The Bible repeatedly admonishes us to pray for others.  It is in God's sovereign plan to have His people pray for others and to actively evangelize them.  God delights in seeing our dependence upon Him through our intercessory prayers.  It is only through Him that human hearts are changed and their ways amended.  Indeed, "...salvation comes from the Lord alone" (Jonah 2:9 NLT).   Soli Deo Gloria!  The fallen human will is morally-incapable to choose Christ.  In his classic book, "Chosen by God," Dr. R. C. Sproul rightly states:  "We conclude that fallen man is still free to choose what he desires, but because his desires are only wicked he lacks the moral ability to come to Christ.  As long as he remains in the flesh, unregenerate, he will never choose Christ. He cannot choose Christ precisely because he cannot act  against his own will. He has no desire for Christ. He cannot choose what he does not desire. His fall is great.  It is so great that only the effectual grace of God working in his heart can bring him to faith" (page 75).

The prince of preachers, Charles Spurgeon, declared, "Free will carried many a soul to hell, but never a soul to heaven." Similarly, the great Reformer, Martin Luther, stated:  "If any man doth ascribe of salvation, even the very least, to the free will of man, he knoweth nothing of grace, and he hath not learnt Jesus Christ aright."  Let us not grow weary in fervently praying for the "Uncle Henry" in our families that God will touch his life with empowering, liberating, and transforming grace. Surprisingly, Seventh-day Adventists are monergists (Calvinists) when they pray and synergists when not bowed in prayer. When hard-pressed for an answer, our Adventist friends will reluctantly admit that their prayers for others are indeed asking God to intervene directly and to decisively overrule the fallen human will. Amazingly, thanks to our awesome and sovereign God, their true theology comes out in their prayers.  In summary, here is an excellent definition of monergism and synergism:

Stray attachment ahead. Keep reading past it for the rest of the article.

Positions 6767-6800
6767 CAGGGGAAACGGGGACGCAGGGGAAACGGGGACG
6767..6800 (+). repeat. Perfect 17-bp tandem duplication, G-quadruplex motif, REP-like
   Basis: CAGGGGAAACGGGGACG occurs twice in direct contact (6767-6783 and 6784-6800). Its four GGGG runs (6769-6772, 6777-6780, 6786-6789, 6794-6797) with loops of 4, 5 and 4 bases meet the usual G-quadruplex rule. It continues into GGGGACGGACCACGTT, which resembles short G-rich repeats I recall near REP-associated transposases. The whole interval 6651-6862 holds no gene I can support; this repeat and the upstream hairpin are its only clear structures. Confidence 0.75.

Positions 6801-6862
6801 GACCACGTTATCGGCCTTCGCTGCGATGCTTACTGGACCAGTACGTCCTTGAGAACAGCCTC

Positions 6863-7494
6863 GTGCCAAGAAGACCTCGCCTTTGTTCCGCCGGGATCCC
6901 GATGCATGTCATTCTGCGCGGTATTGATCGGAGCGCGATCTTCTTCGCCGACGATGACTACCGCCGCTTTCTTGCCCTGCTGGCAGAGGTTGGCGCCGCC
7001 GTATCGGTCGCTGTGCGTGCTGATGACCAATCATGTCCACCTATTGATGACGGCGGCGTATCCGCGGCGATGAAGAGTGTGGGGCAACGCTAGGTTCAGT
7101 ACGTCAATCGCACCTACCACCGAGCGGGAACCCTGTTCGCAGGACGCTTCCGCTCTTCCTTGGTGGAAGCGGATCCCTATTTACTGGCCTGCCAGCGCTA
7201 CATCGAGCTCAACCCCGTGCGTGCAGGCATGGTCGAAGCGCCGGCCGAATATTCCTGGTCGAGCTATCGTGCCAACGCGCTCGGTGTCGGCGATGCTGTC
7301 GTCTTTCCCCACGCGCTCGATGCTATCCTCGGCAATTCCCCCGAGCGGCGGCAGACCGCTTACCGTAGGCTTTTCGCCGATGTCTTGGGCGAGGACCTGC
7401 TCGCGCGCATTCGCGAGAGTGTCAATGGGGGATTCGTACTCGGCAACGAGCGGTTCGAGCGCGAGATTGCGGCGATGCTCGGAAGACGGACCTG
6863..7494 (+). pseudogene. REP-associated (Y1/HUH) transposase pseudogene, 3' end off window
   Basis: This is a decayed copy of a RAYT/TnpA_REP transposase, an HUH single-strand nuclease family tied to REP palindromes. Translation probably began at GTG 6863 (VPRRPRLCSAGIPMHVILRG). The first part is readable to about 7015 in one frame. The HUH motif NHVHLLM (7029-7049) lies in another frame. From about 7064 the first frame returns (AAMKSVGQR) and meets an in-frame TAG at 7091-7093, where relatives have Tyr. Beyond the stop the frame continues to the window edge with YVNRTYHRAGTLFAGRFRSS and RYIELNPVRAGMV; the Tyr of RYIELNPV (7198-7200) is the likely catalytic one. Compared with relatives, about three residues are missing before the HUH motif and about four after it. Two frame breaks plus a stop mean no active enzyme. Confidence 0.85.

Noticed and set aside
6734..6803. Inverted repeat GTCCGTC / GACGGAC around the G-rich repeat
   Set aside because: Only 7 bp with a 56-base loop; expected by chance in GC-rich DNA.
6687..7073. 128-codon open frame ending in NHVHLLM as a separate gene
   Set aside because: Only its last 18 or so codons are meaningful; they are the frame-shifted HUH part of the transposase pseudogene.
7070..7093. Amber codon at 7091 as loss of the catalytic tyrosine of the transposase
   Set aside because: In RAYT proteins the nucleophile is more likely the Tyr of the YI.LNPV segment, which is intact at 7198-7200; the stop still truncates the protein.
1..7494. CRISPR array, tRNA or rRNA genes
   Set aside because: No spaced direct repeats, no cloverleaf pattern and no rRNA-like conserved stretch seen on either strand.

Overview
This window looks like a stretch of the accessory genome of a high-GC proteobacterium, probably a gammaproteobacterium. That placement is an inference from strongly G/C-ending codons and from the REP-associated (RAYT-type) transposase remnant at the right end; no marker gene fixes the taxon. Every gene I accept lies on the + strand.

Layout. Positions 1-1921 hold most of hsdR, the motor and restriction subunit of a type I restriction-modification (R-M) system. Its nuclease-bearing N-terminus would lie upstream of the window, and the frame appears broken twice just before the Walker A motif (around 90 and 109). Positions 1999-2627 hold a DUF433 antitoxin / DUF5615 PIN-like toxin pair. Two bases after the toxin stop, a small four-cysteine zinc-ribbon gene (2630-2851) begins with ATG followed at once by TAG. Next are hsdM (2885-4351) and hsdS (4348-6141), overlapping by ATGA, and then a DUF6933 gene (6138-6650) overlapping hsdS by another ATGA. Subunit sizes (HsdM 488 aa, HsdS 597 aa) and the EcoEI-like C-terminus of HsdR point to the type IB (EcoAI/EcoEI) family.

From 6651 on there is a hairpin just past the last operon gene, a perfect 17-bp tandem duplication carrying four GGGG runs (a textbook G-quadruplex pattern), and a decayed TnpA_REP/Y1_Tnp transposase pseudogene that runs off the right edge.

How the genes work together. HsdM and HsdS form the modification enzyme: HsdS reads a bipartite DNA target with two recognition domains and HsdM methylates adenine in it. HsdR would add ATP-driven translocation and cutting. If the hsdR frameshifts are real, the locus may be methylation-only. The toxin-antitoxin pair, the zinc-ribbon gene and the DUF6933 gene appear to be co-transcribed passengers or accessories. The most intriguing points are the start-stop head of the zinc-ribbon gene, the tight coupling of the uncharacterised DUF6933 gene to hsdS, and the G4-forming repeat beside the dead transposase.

"Monergism is the biblical doctrine that regeneration (the new birth) both precedes and elicits faith in Christ in those whom the Holy Spirit sovereignly determines to dispense His grace upon (John 1:13; 6:63-65; Acts 16:14b;1 John 5:1).  Synergism (or synergistic regeneration) is the erroneous doctrine which believes that faith precedes and gives rise to regeneration.  Man cooperates with God in regeneration. Synergists believe the theology that all unsaved persons receive an equal amount of "grace" before God.   Those who cooperate with this grace are saved and those who don't are lost. While a synergist believes grace plays a role in salvation yet he does not believe salvation is by grace alone--instead it is grace plus our response which makes us to be born again.  This means, that in the synergist's belief system, the Holy Spirit has not enabled people in any way to have saving faith, over my neighbor, since this decision is totally independent of God's action of grace."  (Excerpt  from "A Prayer That a Synergist Won't Pray" by John Hendryx)

Dennis Fischer
Web Chaplain

courtesy of

Worldwide Chaplaincy Services
E-mail: dfministries@gmail.com